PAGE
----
7 found

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  1.  4
    The Failure of the Sacraments in Coleridge’s Rime of the Ancient Mariner.Joshua Avery - 2020 - Renascence 72 (2):87-98.
    This essay argues that Coleridge’s Rime of the Ancient Mariner represents in its imagery a tension within Coleridge prior to his conversion to Anglicanism. Specifically, the poem’s treatment of institutional sacraments argues for their apparent inefficacy, at least from the Mariner’s vantage point. The sacramental idea upheld by a High Church view would suggest that particular earthly institutions, such as Holy Communion or matrimony, could function as actual and not merely symbolic vehicles of divine grace. The Rime, however, displays a (...)
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  2.  4
    Editor's Page.John E. Curran - 2020 - Renascence 72 (2):65-65.
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  3.  2
    The Decency of Albert Camus.Jesus Deogracias Principe - 2020 - Renascence 72 (2):99-120.
    This essay explores the place of decency and the decent man in the moral and religious thought of Albert Camus. Focusing primarily on the major fictional works, we consider how Camus employs the semantic ambiguity inherent in the notion of being decent, and then develops this into a normative ethical call characterized by responsibility and solidarity. We then explore further how Camus pushes the envelope to make us reflect on whether decency is even possible, both in the sense of addressing (...)
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  4.  3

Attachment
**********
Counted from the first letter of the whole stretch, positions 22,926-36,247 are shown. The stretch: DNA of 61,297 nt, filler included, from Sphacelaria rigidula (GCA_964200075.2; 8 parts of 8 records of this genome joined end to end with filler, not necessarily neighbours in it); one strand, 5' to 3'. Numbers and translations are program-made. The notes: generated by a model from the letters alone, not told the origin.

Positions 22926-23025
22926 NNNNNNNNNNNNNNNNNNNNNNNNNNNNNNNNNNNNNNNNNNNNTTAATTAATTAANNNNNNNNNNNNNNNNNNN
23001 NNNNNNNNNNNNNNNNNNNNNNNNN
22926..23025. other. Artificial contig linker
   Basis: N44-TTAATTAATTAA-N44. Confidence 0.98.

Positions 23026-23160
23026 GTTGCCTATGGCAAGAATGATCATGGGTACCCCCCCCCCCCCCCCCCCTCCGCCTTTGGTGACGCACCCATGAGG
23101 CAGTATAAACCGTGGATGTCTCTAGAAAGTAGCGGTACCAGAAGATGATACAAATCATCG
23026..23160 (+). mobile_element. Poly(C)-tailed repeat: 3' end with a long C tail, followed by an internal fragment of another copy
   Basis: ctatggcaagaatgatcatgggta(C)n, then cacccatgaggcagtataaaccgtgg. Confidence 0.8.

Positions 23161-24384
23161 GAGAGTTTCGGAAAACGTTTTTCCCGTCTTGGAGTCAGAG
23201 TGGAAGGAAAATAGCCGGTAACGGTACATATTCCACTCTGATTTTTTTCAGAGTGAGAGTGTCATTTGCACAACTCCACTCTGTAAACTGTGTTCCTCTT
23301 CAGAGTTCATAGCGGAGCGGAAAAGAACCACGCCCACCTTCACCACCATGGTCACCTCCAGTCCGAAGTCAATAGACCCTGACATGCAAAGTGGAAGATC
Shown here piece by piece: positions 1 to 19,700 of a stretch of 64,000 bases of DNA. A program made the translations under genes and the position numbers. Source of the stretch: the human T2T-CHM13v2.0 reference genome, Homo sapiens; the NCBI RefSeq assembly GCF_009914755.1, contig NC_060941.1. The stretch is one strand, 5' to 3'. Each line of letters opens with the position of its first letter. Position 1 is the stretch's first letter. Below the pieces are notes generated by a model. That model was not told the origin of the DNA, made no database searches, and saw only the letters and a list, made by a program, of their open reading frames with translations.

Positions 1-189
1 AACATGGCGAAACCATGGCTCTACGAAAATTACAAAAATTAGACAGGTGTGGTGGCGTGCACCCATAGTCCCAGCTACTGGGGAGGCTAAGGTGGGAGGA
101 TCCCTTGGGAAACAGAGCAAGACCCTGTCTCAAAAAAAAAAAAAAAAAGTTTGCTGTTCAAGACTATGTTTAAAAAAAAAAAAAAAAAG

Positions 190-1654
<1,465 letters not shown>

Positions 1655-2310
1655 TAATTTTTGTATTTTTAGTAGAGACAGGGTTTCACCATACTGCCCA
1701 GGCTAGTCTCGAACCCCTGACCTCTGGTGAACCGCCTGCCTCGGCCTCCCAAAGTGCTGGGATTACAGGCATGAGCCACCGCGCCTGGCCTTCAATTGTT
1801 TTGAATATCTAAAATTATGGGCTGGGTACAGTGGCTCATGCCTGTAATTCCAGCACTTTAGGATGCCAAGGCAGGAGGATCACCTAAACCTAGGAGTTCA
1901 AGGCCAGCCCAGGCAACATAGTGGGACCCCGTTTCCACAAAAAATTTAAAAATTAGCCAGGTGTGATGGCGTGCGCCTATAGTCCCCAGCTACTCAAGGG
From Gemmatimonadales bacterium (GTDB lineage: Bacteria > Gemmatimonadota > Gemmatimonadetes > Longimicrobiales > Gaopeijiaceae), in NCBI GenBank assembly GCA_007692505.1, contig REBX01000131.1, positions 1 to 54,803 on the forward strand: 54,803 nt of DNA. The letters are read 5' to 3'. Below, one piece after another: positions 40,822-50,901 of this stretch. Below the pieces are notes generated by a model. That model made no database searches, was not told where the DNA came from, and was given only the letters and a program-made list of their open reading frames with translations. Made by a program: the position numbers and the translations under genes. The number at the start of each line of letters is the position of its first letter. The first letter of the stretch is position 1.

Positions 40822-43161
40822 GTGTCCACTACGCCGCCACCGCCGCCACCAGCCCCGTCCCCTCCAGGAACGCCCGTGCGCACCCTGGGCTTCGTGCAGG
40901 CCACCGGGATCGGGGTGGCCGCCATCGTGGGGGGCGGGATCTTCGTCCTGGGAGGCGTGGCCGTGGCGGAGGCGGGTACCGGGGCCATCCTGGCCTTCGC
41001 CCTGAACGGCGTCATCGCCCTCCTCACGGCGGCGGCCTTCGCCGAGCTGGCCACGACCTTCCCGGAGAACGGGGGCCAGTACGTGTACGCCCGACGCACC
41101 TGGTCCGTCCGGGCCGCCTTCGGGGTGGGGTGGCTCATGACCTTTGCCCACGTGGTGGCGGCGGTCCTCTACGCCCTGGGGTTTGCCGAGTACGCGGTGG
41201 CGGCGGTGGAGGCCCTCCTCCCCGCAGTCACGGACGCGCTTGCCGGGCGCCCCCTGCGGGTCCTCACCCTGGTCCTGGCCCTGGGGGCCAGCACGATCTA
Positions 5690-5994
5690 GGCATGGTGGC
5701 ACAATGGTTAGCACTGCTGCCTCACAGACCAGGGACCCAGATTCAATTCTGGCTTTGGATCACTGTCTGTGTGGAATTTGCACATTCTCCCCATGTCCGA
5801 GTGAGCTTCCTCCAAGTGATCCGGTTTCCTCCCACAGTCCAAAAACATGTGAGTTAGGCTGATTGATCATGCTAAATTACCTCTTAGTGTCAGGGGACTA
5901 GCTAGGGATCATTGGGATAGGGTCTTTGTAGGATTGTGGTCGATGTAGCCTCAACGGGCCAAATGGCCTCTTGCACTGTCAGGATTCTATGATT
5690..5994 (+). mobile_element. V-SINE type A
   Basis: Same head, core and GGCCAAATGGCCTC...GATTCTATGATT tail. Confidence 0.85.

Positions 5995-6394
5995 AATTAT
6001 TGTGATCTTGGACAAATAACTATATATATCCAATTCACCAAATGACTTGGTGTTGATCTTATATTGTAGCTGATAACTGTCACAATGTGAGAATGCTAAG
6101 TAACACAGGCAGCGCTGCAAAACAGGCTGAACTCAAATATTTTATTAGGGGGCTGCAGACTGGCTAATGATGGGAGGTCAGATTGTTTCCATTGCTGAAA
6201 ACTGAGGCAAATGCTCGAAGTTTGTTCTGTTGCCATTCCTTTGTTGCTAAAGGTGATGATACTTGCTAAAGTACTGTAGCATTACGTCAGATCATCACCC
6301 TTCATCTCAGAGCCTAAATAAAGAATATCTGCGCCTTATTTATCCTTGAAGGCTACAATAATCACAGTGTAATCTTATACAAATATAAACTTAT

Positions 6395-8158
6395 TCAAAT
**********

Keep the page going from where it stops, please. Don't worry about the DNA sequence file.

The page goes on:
Theft as Gift: Percy, Peirce, and Bible in The Second Coming.Franklin Arthur Wilson - 2020 - Renascence 72 (2):67-85.
    This article explores Walker Percy’s use of Charles Sanders Peirce’s concept of “Thirdness” as an interpretive tool in connection with Percy’s use of the Bible in his novel, The Second Coming. In this context, Peirce’s “Thirdness” may be understood as that which mediates between a word and a thing as, indeed, Walker Percy defines “Thirdness” in his essay, “The Delta Factor”. As such, C.S. Peirce’s “Thirdness” serves Percy as a model for understanding the function of “triadic” language in the operation (...)
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  5.  2
    Parker’s Black? A Rereading of Race in Flannery O’Connor’s "Parker’s Back".Christine Grogan - 2020 - Renascence 72 (1):25-42.
    Contributing to the uneasy question of race in Flannery O’Connor's fiction, this article performs a rereading of the last story she penned—“Parker’s Back”—and argues that her final protagonist may have been a product of miscegenation. It discusses the implications this would have on our understanding of this spiritually rich story, and, perhaps even more importantly, of O’Connor’s views on race at the end of her life.
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  6.  3
    Heroes, Tyrants, Howls.Steven Knepper - 2020 - Renascence 72 (1):3-23.
    In recent decades, the philosopher William Desmond has offered both insightful readings of individual tragedies and a striking reformulation of old Aristotelian standbys like hamartia and catharsis. This reformulation grows out of his wider philosophy of the “between,” which stresses humans’ fundamental receptivity or “porosity.” For Desmond, tragedy strips away characters’ self-determination and returns them to porosity. The audience is returned to porosity as well, a process of exposure that can be harrowing, and at times leads to despair, but that (...)
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  7.  2
    Revising Orthodoxy in the Poems of Robert Southwell.Amber True - 2020 - Renascence 72 (1):43-60.
    Community is the framework for the Christian experience. The Greek text from which the English bible is translated uses the ἐκκλησια, which means “assembly,” “assemblage, gathering, meeting,” and in the earliest text, “the universal church to which all believers belong.” Thus, the very idea of Christianity after Christ suggests community. Robert Southwell trained to contribute to a very particular portion of the Christian community in Elizabethan England, but the lyric poetry he produced during this time represents community as flawed and (...)
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